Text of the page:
Mr. Irrelevant is usually cut in training camp, not during the week Newport Beach worships him for being the last pick in the NFL Draft.
Tim Toone is Mr. Irrelevant XXXV, but his week has been cut short.
Instead of the usual six or seven days, Mr. Irrelevant is spending three days in town, starting on June 30. Paul Salata, the event's founder, understands why the stay for the latest Mr. Irrelevant will be brief.
The Detroit Lions drafted Toone, a 5-foot-10, 175-pound wide receiver from Weber State. The Lions appear serious about working with their dead-last selection.
"Detroit added a couple of practice days," Salata said was the reason behind Toone's limited availability.
Detroit needs the 255th pick more than Newport Beach.
There's a reason why the Lions have ended up with the No. 1 and No. 2 picks in the past two drafts. Detroit has two wins to show in its previous two seasons.
The last time the Lions chose someone at No. 255 was three years ago. Mr. Irrelevant back then was Ramzee Robinson.
The more Robinson played in his second season, the more Detroit lost. The Lions two years ago went winless, the first NFL team with the dubious record of losing each of its 16 regular-season games.
At least Robinson played in the NFL. Toone has a ways to go before he lands in the Motor City.
The odds of Toone being cut are far better than the ones of him chopping his hair off. Salata's daughter, Melanie Salata-Fitch, who runs Irrelevant Week, calls Toone the "white guy with dreadlocks."
The dreadlocks are sure to get a rise. Salata-Fitch said she plans for Toone to ride the Goodyear blimp on the third and final day of his visit.
"The Goodyear Tire Company wants to take him for a ride on the Goodyear blimp and show him what a stadium looks like from above, as opposed [to what a] player is used to being on the field," said Salata-Fitch, adding Toone might fly over the Los Angeles Memorial Coliseum.
The aerial view might be the closest Toone gets to a real football field.
Checking out the Coliseum is not a bad idea by Salata-Fitch, a USC alumnus. Her college football team that plays at the Coliseum might need some players after the NCAA took away 30 scholarships in the next three years as part of the sanctions it levied on USC for a lack of institutional control. The NCAA cited former tailback Reggie Bush for receiving improper gifts from marketers during his days at USC.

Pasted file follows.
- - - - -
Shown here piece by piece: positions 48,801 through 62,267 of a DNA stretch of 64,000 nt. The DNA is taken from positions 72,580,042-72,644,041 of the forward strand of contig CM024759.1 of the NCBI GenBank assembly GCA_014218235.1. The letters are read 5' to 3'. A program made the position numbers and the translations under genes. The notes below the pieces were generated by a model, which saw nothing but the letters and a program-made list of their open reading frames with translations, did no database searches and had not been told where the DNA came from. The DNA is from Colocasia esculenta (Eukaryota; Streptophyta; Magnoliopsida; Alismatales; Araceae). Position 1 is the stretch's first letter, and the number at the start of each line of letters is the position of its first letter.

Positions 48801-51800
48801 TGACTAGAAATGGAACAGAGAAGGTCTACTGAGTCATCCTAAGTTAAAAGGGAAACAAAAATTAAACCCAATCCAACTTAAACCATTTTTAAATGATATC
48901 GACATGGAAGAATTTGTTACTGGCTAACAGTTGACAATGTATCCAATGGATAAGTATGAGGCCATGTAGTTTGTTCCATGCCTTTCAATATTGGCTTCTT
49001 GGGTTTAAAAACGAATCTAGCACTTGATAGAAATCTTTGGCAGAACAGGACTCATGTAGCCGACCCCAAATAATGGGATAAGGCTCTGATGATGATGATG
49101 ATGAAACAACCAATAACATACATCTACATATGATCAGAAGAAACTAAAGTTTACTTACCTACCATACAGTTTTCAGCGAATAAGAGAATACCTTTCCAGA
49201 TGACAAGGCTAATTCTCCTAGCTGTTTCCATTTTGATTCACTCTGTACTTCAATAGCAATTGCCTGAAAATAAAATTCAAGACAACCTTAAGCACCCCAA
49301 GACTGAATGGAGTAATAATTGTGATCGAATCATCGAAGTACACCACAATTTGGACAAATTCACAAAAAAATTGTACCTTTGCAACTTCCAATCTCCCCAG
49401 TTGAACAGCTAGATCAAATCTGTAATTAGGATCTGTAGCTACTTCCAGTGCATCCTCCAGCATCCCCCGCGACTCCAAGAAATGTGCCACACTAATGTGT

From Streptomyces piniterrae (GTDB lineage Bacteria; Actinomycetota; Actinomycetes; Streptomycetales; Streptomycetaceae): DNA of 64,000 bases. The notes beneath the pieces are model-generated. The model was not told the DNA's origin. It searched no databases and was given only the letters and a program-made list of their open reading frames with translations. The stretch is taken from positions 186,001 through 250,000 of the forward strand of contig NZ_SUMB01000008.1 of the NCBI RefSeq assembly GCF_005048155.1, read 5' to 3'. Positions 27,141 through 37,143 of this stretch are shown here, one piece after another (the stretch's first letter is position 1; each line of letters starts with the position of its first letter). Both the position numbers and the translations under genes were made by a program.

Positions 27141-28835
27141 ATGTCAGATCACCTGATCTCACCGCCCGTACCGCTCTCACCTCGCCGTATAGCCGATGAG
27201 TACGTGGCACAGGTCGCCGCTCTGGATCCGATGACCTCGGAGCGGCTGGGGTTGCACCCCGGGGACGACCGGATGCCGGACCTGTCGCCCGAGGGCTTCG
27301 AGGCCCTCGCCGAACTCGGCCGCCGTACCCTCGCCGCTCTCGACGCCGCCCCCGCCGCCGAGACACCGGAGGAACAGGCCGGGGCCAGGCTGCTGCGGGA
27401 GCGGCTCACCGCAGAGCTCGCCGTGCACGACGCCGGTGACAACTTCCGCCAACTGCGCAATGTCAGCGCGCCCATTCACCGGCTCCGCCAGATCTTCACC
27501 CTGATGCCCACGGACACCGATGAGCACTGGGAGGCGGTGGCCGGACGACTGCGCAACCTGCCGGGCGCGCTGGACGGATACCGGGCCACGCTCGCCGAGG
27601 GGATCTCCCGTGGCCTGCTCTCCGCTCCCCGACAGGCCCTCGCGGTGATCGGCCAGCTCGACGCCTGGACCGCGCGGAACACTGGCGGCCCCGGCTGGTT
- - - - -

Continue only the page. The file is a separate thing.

An invitation to honor Mr. Irrelevant has been sent to USC first-year head coach Lane Kiffin.
"They don't have as much recruiting … as they did before," joked Salata, adding that Kiffin hasn't confirmed that he's attending the event.
Unfortunately for the Trojans, or maybe fortunately, Toone has signed with an agent, and no his name isn't Leigh Steinberg. Toone is 25, so his athletic eligibility has run out in college.
Salata said the only gifts Toone will be showered with during the first day at the arrival party at the Newport Beach Marriott Hotel and Spa are gag ones.
There might be free tickets to attend the Trojans' bowl game next season.
"They'll be easier to get now," said a sarcastic Salata, knowing the NCAA banned his alma mater from bowl participation in the next two seasons.
Salata said he still hasn't talked to Toone yet.
Toone will get an earful from Salata at the Lowsman Banquet, which follows the arrival party. Salata and his old-time friends, which include Pro Football Hall of Famers Ron Yary and Ron Mix, and former USC and Los Angeles Rams coach John Robinson, will roast Toone at the banquet.
There is plenty of material on Toone, who compares himself to Wes Walker of the New England Patriots. Both have similar physiques, but that's where the comparisons end.
Welker has totaled 346 yards for 3,688 yard and 15 touchdowns in the past three seasons. Toone has the edge in the hair department as Welker's losing his.
"He sounds really, really nice," said Salata-Fitch of Toone, offering proof of his kindness as he served a two-year Mormon mission in West Africa before playing at Weber State. "He's very excited. He's got a lot of family coming out."Copyright © 2015, The Baltimore Sun